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  • Melinda Grafton

Fears, Nerves and Resiliency


FEAR Is the emotion you are feeling fear or nerves? What is the difference? Let’s first examine the meaning of fear. According to dictionary.com when fear is used as a noun it means a distressing emotion is aroused by impending danger, evil, pain, etc., whether the threat is real or imagined. And as a verb when fear is used with an object it is used as to be afraid of something, or if there is no object is to be afraid, which is more of a state of being afraid. 


In Psychology Today, it describes fear as a vital response to physical and emotional danger. Fear is how we protect ourselves. It is triggered within the Sympathetic nervous system and the amygdala in the brain.


Sometimes this system it gets ‘stuck’ on, and leaves us in heightened state of fear. It may be referred to as the amygdala being hijacked. More on that later.






Coming up we will explore the meaning of nerves.











NERVES


This isn’t really addressing the physiology of your body, which has a network of nerves, which are a cordlike bundles of tissue made up of nerve fibers and held together by a connective tissue sheath through which as stimuli pass between the brain or other parts of the central nervous system and the eyes, glands, muscles, and other parts of the body. It is more about the emotion of feeling nervous. In the Cambridge dictionary this is described as the state of being worried or slightly afraid. Another way to think of this is nerves are the ground floor of being afraid. A great example of being nervous is that feeling when you prepare for a job interview, speak in front of a group, or perform. Once the event is over the nervous feeling slips away. This is different than anxiety, which doesn’t really go away without intervention (for example, therapy or employing tools to address the anxiety). It is also different from fear, in it doesn’t fully engage the fight or flight response. Being in a state of fear isn’t bad, in fact, it can save your life. Being in a state of nervousness isn’t bad either, it can help propel you to work hard to do your best. The challenge is when you get stuck in either of these states. RESILIENCE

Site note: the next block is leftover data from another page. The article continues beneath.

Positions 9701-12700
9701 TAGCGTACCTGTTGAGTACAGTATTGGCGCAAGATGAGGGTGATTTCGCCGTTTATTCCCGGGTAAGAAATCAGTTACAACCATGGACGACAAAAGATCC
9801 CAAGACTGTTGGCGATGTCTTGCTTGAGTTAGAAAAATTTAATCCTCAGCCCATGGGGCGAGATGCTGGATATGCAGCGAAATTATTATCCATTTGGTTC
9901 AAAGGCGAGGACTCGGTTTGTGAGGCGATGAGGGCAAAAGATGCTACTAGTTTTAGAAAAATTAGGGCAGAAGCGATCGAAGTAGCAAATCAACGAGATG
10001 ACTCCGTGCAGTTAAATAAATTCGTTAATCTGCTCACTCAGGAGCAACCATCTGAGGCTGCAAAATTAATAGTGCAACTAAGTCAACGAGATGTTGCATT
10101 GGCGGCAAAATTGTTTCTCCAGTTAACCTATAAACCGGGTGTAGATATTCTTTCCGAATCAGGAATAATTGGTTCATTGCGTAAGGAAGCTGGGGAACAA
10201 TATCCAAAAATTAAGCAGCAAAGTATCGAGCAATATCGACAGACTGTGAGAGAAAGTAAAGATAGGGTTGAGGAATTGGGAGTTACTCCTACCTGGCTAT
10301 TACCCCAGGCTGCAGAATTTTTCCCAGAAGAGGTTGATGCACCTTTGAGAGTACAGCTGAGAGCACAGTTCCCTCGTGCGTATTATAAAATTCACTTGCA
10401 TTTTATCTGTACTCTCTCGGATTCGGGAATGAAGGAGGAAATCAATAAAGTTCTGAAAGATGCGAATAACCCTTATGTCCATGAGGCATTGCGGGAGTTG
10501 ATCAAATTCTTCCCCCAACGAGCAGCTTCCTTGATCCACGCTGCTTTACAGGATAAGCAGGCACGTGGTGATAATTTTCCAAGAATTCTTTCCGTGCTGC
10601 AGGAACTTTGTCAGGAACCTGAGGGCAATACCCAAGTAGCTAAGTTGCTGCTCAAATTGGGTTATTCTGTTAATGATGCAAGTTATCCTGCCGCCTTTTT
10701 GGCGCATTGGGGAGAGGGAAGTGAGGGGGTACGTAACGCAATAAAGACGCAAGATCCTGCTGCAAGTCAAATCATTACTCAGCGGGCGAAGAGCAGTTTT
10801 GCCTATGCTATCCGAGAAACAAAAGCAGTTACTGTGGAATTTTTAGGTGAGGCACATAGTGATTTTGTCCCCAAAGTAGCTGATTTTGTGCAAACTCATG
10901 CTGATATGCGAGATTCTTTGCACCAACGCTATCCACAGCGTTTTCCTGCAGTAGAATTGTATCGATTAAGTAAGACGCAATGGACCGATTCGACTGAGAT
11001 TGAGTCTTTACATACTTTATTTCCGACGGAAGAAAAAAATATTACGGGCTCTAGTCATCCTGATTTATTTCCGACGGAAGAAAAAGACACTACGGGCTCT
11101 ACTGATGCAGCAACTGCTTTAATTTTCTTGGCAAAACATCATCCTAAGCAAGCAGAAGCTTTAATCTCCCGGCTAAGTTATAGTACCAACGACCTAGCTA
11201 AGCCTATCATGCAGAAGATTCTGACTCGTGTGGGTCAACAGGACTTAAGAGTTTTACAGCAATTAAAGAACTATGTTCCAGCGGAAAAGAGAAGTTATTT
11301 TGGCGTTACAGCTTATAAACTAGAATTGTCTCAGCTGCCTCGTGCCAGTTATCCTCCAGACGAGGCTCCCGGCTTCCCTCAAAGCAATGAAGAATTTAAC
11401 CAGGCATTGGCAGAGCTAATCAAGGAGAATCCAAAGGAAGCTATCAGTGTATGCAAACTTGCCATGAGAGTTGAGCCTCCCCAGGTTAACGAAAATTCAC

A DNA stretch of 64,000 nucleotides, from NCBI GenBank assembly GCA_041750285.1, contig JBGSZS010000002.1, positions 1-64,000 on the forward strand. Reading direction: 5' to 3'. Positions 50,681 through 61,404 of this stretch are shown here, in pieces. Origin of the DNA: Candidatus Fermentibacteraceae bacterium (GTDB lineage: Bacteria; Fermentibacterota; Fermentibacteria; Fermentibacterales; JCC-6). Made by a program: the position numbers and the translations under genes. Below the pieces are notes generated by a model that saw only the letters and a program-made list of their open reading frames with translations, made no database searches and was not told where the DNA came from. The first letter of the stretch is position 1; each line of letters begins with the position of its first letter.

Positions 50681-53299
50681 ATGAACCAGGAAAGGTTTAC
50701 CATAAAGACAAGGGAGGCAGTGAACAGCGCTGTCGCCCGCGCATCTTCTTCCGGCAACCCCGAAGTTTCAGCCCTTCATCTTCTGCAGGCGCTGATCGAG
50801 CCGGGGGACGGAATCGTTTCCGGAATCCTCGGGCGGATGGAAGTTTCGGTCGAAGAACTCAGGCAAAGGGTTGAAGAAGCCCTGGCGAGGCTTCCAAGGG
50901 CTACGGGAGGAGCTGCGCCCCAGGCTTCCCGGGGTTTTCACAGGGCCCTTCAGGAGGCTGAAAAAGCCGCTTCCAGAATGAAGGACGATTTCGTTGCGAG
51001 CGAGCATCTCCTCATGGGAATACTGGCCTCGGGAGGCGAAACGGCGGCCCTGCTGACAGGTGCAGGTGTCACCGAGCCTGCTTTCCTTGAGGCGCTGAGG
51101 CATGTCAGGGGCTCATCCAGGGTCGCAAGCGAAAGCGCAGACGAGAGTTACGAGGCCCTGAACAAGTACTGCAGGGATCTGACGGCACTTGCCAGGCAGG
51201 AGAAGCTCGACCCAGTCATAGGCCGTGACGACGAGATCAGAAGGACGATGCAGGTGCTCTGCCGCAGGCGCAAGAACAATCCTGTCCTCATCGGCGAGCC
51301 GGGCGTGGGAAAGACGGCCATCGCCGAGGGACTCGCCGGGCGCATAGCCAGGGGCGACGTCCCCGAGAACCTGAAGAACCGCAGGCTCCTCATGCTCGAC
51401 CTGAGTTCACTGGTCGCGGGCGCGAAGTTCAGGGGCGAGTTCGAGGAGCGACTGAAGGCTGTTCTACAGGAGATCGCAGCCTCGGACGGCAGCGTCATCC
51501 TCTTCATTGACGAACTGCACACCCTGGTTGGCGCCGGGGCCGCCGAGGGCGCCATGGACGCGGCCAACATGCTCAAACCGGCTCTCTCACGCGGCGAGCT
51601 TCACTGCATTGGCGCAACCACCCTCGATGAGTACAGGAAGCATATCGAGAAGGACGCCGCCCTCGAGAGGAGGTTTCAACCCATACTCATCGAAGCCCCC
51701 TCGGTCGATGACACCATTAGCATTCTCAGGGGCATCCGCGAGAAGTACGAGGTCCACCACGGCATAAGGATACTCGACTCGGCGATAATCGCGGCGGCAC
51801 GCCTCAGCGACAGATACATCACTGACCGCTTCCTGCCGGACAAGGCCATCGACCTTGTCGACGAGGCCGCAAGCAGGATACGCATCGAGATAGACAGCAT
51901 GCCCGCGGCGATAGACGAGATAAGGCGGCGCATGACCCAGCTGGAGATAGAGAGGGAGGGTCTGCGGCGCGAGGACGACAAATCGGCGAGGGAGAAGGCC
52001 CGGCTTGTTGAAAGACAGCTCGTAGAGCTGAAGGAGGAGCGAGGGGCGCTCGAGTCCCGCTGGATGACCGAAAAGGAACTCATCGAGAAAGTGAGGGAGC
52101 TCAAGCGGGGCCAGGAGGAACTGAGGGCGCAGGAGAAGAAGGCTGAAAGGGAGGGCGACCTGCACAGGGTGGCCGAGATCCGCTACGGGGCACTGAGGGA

The term resiliency has gotten a lot of buzz lately, but what does it mean? Let’s look at Psychology Today’s definition. They say in very simple terms, that it is the quality that allows people to be knocked down by life and come back at least as strong as before. I have heard others refer to it as being a fighter. Being resilient isn’t magical or even innate. There are key aspects to being resilient when can be cultivated. One is the ability to regulate emotions and to have a positive attitude. Both of those can be difficult to access when you are gripped by fear that won’t disappear once the danger is gone, or nervousness which decides not to be fleeting, but builds into anxiety that sticks by your side like Velcro. Resilience can be built within using specific tools and techniques now. These prepare you for those tough times.  FOUR ASPECTS OF RESILIENCY Building resilience in today’s fast paced world can be tough. But it is possible and it is about you....and there is nothing wrong with doing things that are all about you (especially so you are strong and can be strong for others who might be in need of your support—-but that is a different subject then today’s quick study on FEAR and NERVES). Awhile back someone asked me how I was so positive in the face of the many obstacles, challenges and even pain that has been a part of my journey. As I contemplated the answer many things came to mind, which is the basis for the Four Aspects of Resiliency — FABS, because each one of us is fabulous! 1. Foundation 2. Aspiration 3. Balance 4. Self (Inner) Want to learn more? Stayed tune over the next four weeks I will offer ideas that will help you explore and build each of these areas in your life. Want more than my blog? Let’s connect in the real world! 3DRenew@gmail.com www.3DRenew.org (Chat and booking function are active!)


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